The core of a solar water heater is a solar collector and a storage tank. A solar collector is basically a glazed, insulated box with a dark-colored interior and, usually, a bunch of tubes or passageways for water flow. (Glazing is a coat of material, typically glass, that aids in heat retention.) The solar collector turns the sun's radiation into heat. A storage tank is exactly what it sounds like. It holds the water.
That's the basic setup, and some systems aren't much more complicated than that. The first distinction among solar water heaters is cut and dry: passive or active? An active heater uses electrical pumps and controls to move water around the system. A passive heater uses nothing but forces of nature. Passive is the simpler of the two.
There are two primary types of passive systems:
- Batch: This is as uncomplicated as a water heater gets. It's just one or more water tanks inside a solar collector (no tubes in this one). The water warms up right inside the tank, and either gravity or natural convection (the tendency of hot water to rise) moves water from the tank to a home's pipes.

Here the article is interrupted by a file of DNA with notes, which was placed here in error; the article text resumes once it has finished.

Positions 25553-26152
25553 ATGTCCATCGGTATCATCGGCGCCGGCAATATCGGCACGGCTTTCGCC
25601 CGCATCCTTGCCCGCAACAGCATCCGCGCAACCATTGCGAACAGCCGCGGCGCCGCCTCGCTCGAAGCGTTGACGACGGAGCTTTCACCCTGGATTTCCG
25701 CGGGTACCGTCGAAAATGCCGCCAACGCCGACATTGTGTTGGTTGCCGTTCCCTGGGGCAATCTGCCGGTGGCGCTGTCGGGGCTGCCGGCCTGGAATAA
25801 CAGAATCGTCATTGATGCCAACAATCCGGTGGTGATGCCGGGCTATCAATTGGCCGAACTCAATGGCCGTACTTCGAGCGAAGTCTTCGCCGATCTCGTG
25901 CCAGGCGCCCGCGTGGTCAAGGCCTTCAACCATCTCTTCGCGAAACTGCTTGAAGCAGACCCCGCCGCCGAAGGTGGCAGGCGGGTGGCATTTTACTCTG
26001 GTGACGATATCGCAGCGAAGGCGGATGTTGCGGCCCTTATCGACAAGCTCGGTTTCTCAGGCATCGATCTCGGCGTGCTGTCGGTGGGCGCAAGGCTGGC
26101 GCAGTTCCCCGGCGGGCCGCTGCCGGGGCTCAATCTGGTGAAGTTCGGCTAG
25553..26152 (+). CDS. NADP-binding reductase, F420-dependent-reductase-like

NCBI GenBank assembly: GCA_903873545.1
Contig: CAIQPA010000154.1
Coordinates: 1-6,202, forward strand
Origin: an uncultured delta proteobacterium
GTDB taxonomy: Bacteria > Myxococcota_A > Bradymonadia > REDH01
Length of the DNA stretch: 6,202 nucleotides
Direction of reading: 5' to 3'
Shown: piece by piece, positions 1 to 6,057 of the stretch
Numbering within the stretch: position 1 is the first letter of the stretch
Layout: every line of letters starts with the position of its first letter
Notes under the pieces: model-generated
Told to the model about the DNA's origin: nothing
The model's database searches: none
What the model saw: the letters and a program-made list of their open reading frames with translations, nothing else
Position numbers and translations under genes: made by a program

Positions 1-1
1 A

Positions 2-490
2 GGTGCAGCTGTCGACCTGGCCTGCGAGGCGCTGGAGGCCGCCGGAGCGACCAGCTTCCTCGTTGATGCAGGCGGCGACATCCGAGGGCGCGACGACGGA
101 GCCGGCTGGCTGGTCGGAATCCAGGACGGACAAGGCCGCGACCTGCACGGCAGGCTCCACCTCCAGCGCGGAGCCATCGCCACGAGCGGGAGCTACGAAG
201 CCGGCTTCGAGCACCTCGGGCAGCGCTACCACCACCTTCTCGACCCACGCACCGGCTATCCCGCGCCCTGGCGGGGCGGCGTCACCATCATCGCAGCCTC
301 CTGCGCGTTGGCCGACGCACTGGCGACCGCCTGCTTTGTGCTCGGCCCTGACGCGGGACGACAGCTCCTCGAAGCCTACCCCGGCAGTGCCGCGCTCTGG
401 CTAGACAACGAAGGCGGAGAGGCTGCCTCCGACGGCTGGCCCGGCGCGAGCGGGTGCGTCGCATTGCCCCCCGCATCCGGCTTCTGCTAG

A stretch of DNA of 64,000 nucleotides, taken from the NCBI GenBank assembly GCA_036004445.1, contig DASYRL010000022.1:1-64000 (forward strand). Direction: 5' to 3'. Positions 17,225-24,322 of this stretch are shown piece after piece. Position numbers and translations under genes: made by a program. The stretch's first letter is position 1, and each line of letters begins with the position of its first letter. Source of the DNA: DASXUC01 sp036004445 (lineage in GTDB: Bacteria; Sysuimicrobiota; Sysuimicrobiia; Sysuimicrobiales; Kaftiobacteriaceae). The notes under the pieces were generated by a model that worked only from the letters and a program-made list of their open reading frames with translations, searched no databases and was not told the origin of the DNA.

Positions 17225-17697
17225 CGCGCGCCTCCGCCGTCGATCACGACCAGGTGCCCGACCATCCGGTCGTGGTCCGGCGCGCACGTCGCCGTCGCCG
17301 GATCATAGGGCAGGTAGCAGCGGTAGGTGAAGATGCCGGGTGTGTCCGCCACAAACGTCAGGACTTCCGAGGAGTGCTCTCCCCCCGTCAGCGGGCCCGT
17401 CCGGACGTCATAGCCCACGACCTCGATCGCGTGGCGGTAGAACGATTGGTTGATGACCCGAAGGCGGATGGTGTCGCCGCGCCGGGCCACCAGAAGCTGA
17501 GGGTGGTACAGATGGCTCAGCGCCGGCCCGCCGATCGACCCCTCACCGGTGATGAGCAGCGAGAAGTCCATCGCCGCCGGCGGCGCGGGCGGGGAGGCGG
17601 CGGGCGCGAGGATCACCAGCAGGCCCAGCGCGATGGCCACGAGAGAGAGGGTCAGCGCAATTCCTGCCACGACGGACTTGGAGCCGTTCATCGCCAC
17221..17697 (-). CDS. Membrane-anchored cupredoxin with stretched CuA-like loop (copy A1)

- Thermosiphon: The water tank is separate from the solar collector. Cold water moves through the tubes of a solar collector, and natural convection pumps the resulting hot water into a storage tank. From the storage tank, the water travels into the home's water pipes.
Active systems typically fall into one of three categories:
- Direct: Water moves through the solar collectors and into a storage tank with the help of electrical pumps and controls.
- Indirect: Instead of heating water, the solar collectors heat a "heat transfer" fluid, such as antifreeze. The antifreeze then flows into the sealed piping of a heat exchanger, where it is surrounded by water. The water picks up the heat from the antifreeze (but never mixes with it), and is then pumped into a storage tank.
- Drainback: A drainback system is like the indirect system except that it uses distilled water as the heat-transfer liquid, and it has a separate "drainback" tank for the distilled water. Pumping all of the heat-transfer liquid out of the system and into an interior tank makes it ideal for colder climates, since the liquid isn't exposed to extremely cold weather.
Whether the solar system is passive or active, it costs a lot more than you'd pay for a gas or electric model (more on price later). But some people are cutting back on the cost by making their own. As it turns out, the most basic type, the batch heater, is a relatively simple build-at-home project.